Wednesday, February 18, 2009

Fascism and Fancy Pants

D. Richard Wolstencroft

This ambitious 35mm feature from Australian underground filmmaker Wolstencroft is almost like a love letter to the work of Noise music artist Boyd Rice who also happens to star in the lead role. Rice's philosophies on fascism, racial aesthetics, cultural S+M and many other things are quite present throughout the narrative. This is a unpleasant and challenging movie, that in many ways is a breath of fresh air, even if it is trying to offend you.

Boyd Rice plays Daniel, a hitman who takes hi work very seriously. Irregardless if he is snuffing out political targets, or simply homeless people who are clogging up the Melbourne streets. Him and his two assistant buddies get a kick out of the existentialism of their work. Daniel has a live in girlfriend named Christy (the busty Lisa Hutchinson) who doubles as a dominatrix who has become bored with her work because she cannot take the clients to the ultimate edge that would be killing them. Daniel spends a lot of his free time watching documentaries about Hitler and the third Reich, ruminating about the Fetishism of the Nazi's and how the Fascism involved was something that should have been appreciated more for the sheer misanthropy and movement of will it took to achieve. He also spends much time philosophising about the S+M culture and societies need to be dominated and controlled. When he is not killing clients, he is having group sex with another couple, or debating the merits of violent movies with them. He finally gets another gig to kill an author named Morton Buggs whose erotic fiction us stirring up extreme fanaticism in the underground. Seems that is is more than just pornography but an extremely politicised tract that is causing quite a little rebellion in the way people think. As Daniel researches Buggs he starts to realize there are more questions out there than things he has clinged too, leading to a climax that is actually pretty clever.

The movie is awash in late nineties underground culture references, starting with the casting and philosophies of Boyd Rice who also does the impressive noise music score. But we also get references to Jim Goad's "Answer Me" zine as Rice wears a T-shirt that simply says "rape" on it, referencing the infamous Issue #4 of Answer Me aka The Rape issue that was banned. In case you don't get the reference Rice picks it up in a bookstore and comments on it. Morton Buggs book is called "Pure" a reference to Peter Sotos banned Zine of the same name that got him watched by the police and eventually arrested. With Bugg's somewhat modeled after Sotos it seems. The film itself fits securely within the "aesthetic terrorism" movement of the 1990's that spawned artists such as Marilyn Manson, Trevor Brown and many others.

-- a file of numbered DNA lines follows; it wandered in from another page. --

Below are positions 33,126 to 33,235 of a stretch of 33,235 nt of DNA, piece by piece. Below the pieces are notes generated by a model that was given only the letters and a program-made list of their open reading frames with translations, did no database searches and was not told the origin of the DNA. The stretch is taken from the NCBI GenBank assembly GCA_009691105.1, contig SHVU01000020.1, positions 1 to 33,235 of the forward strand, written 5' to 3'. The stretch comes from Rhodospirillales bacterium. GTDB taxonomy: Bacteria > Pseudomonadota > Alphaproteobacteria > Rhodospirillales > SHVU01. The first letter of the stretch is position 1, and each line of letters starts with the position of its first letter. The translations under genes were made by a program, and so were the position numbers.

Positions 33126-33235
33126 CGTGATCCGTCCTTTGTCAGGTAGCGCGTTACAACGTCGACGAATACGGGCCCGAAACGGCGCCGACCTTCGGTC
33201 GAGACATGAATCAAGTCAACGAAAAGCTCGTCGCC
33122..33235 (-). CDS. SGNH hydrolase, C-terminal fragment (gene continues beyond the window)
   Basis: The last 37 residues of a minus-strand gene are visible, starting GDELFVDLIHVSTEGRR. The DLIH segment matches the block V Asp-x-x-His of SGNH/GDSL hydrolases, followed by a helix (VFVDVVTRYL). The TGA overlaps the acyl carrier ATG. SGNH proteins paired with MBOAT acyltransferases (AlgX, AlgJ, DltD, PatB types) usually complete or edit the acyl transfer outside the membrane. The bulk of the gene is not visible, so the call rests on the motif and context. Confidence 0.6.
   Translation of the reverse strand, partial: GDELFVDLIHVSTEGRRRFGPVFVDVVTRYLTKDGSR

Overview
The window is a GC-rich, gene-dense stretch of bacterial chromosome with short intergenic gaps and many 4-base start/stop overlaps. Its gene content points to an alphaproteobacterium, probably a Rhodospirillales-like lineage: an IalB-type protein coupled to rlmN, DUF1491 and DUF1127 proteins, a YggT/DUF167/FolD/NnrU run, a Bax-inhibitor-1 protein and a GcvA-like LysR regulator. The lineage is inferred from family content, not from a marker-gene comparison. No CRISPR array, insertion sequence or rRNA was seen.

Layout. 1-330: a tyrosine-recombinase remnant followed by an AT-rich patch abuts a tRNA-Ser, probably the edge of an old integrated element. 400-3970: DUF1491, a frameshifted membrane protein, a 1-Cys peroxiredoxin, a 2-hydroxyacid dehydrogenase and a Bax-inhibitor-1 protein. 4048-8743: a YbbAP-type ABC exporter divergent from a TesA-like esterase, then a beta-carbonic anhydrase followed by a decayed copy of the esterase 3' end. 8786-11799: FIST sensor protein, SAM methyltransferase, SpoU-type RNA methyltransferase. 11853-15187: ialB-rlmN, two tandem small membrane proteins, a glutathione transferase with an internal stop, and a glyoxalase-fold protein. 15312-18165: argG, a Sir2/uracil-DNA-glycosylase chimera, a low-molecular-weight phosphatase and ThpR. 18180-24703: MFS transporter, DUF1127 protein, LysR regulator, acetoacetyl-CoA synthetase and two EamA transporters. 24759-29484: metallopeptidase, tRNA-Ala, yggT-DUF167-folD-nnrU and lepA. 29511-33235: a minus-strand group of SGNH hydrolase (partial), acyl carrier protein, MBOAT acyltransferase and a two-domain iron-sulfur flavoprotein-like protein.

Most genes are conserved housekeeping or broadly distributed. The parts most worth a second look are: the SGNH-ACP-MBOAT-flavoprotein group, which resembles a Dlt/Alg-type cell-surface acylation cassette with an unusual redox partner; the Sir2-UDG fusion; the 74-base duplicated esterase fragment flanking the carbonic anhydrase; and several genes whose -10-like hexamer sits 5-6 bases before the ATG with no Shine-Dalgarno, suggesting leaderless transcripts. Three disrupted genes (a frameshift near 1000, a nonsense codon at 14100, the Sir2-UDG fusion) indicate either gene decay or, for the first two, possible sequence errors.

The movie is a low budget affair with obvious limited resources. There is not a lot of camera movement making for a unfortunately static movie. The acting is also fairly dire in most cases. The only person rising to the occasion being Boyd Rice, while never being what you would call good, he is always compelling more because he is playing himself on screen. The director has a cameo as an investor in a bar that gets beat down and eventually killed. Lisa Hutchinson who plays the girlfriend is a great looking gal with a powerful set of 'lungs' but when ever she opens her mouth her acting nosedives several point. But she looks great in S+M fetish gear and that is probably why she was hired.

The movie is fairly hard to come by. It was released in a two disc set overseas at one point with the director's over feature films BLOODLUST but I believe that is long out of print now. Scour the used DVD places or grey market to try and find it.


  1. Hey, are you the dude who runs nightcrew video? Is it still up and running? I ordered some stuff and haven't really heard anything back. Thanks!

  2. Yeah its me. email me at and we'll see whats going on.